Hungary declares energy emergency
The Hungarian government declared a state of emergency over tightening energy supplies on Wednesday. Gergely Gulyas, an aide to Prime Minister Viktor Orban, announced that domestic gas and coal production will be stepped up and gas reserves filled before winter.
With the EU cutting itself off from Russian energy imports, Gulyas told reporters that the bloc will likely not have enough gas from Autumn onwards. In response to the supply crunch, he announced a seven-point plan, effective from August.
Hungary will increase domestic gas production from 1.5 to 2 billion cubic meters, while filling the country’s storage facilities with foreign gas. At present, Gulyas said that the country's reserves are 44% full.
Meanwhile, his government will impose a ban on the export of firewood, while increasing domestic coal extraction. At the same time, the coal-fired Matra power plant will be restarted as soon as possible, having been partially shut down since January 2021.
The operating hours of the Paks nuclear power plant – which produces more than half of the country’s electricity – will be extended, while customers using more than an allotted amount of power will not be offered fixed rates. Price caps currently ensure that Hungarians pay six times less than market prices for power and eight times less for gas, according to government commissioner Szilard Nemeth.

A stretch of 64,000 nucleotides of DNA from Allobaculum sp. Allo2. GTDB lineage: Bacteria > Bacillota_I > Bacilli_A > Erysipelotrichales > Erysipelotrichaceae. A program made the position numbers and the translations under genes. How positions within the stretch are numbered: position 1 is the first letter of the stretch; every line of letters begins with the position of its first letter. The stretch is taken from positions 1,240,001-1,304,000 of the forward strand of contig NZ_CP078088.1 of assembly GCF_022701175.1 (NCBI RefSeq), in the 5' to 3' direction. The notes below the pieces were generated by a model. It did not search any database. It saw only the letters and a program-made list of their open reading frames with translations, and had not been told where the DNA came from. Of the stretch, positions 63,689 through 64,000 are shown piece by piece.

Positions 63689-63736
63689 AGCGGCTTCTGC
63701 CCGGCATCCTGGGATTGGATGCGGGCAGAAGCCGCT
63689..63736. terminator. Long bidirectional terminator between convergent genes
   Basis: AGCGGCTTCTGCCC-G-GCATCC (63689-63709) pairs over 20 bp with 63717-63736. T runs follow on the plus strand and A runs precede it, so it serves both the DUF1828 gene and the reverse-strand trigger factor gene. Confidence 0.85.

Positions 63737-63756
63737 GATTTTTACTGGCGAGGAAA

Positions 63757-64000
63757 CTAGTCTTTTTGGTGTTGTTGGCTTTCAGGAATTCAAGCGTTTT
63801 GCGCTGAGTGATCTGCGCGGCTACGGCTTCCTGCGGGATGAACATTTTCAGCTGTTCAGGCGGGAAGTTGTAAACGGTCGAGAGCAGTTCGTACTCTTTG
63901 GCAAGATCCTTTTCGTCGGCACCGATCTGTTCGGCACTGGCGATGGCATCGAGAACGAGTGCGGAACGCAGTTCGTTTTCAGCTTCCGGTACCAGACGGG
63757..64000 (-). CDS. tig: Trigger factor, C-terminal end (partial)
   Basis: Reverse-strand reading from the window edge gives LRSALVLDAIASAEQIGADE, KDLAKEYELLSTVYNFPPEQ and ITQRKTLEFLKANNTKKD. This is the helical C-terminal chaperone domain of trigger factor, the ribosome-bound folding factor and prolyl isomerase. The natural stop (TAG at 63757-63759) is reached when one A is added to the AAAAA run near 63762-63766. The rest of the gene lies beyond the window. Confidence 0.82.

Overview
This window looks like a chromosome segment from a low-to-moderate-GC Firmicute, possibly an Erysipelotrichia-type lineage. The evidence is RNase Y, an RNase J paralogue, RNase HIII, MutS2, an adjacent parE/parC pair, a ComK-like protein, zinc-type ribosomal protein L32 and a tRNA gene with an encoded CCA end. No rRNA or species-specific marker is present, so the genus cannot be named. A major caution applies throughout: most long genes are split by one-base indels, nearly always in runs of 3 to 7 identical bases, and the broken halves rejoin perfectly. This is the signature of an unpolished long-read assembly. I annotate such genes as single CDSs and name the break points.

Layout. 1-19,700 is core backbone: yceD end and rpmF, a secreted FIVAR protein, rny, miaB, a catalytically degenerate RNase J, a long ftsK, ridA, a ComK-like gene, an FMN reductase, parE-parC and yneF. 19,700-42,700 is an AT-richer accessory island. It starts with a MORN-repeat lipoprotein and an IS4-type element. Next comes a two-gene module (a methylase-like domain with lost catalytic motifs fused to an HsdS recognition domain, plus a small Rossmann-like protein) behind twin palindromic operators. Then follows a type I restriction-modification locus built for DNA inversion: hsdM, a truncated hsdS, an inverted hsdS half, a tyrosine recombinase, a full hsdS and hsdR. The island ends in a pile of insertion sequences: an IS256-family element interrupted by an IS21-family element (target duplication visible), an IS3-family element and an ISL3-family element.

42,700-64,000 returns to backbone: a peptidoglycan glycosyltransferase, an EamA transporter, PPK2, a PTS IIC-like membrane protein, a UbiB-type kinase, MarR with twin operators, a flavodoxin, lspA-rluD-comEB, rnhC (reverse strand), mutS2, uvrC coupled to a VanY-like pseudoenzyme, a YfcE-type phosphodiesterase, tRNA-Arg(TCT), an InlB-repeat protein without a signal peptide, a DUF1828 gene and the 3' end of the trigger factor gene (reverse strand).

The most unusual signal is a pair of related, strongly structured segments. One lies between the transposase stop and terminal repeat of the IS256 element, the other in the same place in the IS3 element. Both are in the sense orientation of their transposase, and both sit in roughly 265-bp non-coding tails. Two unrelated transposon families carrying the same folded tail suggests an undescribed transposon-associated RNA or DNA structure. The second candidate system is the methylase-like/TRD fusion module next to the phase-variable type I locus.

Hungary relies almost entirely on Russia for its natural gas, and has opposed an EU embargo on the vital resource. Orban predicted last month that such a ban “will ruin the whole European economy.” Hungary has also opposed the EU’s phased withdrawal from Russian oil imports by the end of this year, and has been given a waiver to keep purchasing the fuel from Moscow.
With other EU countries – such as Germany – suffering economic turmoil after placing penalties on Russian fossil fuels, Orban’s government has lashed out at proposals from the bloc to share what little gas they have equally.
“Hungarian gas storage facilities will remain Hungarian property, we will use the gas in Hungarian gas storage facilities purchased with Hungarian taxpayers’ money in Hungary,” Foreign Minister Peter Szijarto said last week, adding that the gas-sharing suggestion “reminds us of communism.”
Despite a swathe of protectionist measures, Gulyas told reporters that Hungary will have to reduce its energy consumption. Similar announcements have been made in Germany, where officials have told the public to lower their heating thermostats and take shorter showers. In May, the International Energy Agency warned of impending fuel rationing across the entire continent.